Is he a West Coast kind of guy?
PHILADELPHIA -- The Dodgers might be more likely to sign CC Sabathia than Casey Blake this winter.
That, at least, is the way Blake sees it. The two men played together for five seasons in Cleveland, before the Indians traded Sabathia to the Milwaukee Brewers and Blake to the Dodgers last month.
The left-hander is expected to command at least $100 million as the top starting pitcher in free agency, and Blake said Sabathia has shared no inside information about his preferred destinations. Sabathia hails from the Bay Area and has said he is shopping for a home in Southern California.
“I think he wants to be close to home,” Blake said. “I think it would be in his best interest to stay in the National League.”
“Just because he rakes,” Blake said.
Indeed, Sabathia hit a 440-foot home run at Dodger Stadium this season. Of the three NL clubs in California, the San Diego Padres are expected to slash their payroll, and the San Francisco Giants might shy away from a large contract for a pitcher after their $126-million experience with Barry Zito.
Blake, who turned 35 Saturday, has stabilized third base for the Dodgers and said he had not ruled out returning to Los Angeles. When the Indians traded him, he said, they told him they hoped to offer him a contract this winter, to return to what was the only major league club he had known.
“They’ll be the front-runners, probably,” he said.
The Phillies’ Kyle Kendrick, 23, credited his victory over Greg Maddux and the Dodgers on Friday to a conversation he had with Maddux in San Diego, two days before the Padres traded Maddux to the Dodgers last week.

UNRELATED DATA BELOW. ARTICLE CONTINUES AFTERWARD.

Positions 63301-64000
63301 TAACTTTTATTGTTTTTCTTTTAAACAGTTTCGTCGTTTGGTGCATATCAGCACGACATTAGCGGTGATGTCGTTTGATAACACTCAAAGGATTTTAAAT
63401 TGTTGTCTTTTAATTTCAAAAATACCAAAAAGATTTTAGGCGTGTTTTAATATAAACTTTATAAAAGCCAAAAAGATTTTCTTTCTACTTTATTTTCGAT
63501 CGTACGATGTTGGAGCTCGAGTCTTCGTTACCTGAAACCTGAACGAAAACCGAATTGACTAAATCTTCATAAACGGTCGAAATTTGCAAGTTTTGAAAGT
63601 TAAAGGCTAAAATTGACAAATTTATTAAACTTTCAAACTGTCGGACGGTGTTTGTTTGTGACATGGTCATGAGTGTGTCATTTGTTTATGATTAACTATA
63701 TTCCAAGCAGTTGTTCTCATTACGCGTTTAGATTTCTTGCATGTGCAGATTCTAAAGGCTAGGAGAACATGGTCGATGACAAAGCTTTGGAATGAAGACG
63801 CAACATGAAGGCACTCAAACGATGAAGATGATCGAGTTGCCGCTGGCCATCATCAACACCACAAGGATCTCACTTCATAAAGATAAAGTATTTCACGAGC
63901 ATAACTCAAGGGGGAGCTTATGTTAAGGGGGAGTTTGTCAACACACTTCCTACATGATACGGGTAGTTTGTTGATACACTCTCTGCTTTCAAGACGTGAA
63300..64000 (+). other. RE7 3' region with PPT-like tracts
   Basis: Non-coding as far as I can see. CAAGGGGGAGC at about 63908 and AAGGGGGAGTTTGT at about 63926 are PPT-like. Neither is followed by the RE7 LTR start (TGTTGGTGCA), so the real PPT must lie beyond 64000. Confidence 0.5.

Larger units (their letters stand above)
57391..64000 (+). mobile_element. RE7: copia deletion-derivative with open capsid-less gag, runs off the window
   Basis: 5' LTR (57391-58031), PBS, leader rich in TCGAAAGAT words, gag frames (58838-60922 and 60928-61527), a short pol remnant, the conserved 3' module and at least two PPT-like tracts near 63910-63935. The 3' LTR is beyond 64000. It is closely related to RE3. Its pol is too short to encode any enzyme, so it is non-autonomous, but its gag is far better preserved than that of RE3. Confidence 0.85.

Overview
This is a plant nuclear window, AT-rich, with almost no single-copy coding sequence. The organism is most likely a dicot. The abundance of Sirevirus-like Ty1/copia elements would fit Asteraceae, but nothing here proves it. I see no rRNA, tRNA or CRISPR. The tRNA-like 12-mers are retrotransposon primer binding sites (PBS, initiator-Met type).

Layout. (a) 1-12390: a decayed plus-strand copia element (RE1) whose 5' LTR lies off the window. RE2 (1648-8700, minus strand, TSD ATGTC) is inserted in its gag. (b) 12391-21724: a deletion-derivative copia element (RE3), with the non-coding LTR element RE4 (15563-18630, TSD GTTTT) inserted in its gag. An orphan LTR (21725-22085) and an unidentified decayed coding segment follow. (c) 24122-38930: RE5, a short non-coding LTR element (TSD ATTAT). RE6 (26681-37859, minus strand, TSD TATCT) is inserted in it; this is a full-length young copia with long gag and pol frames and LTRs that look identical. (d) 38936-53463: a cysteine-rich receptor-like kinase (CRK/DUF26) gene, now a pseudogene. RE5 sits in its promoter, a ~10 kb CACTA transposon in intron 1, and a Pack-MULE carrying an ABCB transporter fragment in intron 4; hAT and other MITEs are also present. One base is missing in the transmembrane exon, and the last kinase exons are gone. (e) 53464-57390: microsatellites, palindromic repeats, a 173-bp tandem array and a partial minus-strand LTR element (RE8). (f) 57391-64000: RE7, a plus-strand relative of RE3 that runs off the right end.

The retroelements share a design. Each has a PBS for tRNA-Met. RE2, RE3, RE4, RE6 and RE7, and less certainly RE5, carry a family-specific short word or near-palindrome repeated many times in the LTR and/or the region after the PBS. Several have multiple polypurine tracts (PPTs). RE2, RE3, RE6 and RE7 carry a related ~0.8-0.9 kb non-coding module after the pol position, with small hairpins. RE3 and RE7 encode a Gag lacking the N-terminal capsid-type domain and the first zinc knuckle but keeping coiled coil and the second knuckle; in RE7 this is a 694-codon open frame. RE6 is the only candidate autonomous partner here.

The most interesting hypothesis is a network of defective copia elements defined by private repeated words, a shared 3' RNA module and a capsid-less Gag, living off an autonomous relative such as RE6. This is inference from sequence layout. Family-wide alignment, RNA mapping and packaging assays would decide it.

Maddux’s older brother, Mike, is the highly regarded pitching coach of the Milwaukee Brewers. Greg Maddux, 42, said he has not decided how much longer he might want to play or whether he might follow his big brother into coaching.
After his retirement, Maddux said, he will take a year off, to consider what he might want to do, and to golf. He has played his entire career in the National League, so for the first time he could play a summer round in American League cities.
“I was thinking more like Scotland and Ireland,” he said.
When rosters expand in September, the Dodgers will activate more players from the disabled list than they will call up from the minor leagues. They are expected to promote A.J. Ellis from triple-A Las Vegas as a third catcher, and perhaps top pitching prospect James McDonald, who worked out of the Las Vegas bullpen for the first time Friday.
For every player the Dodgers activate from the 60-day disabled list, they have to cut someone from the 40-man roster, so they might not activate all of those injured players. The Dodgers’ 60-day DL includes shortstop Rafael Furcal and pitchers Scott Proctor, Jason Schmidt and Yhency Brazoban.
The Dodgers do not have to adjust their roster to activate players on the 15-day disabled list, including outfielders Andruw Jones and Delwyn Young and pitchers Brad Penny, Takashi Saito and Cory Wade.
Infielders Blake DeWitt and Chin-lung Hu could be recalled, and so could pitcher Eric Stults and outfielder Jason Repko.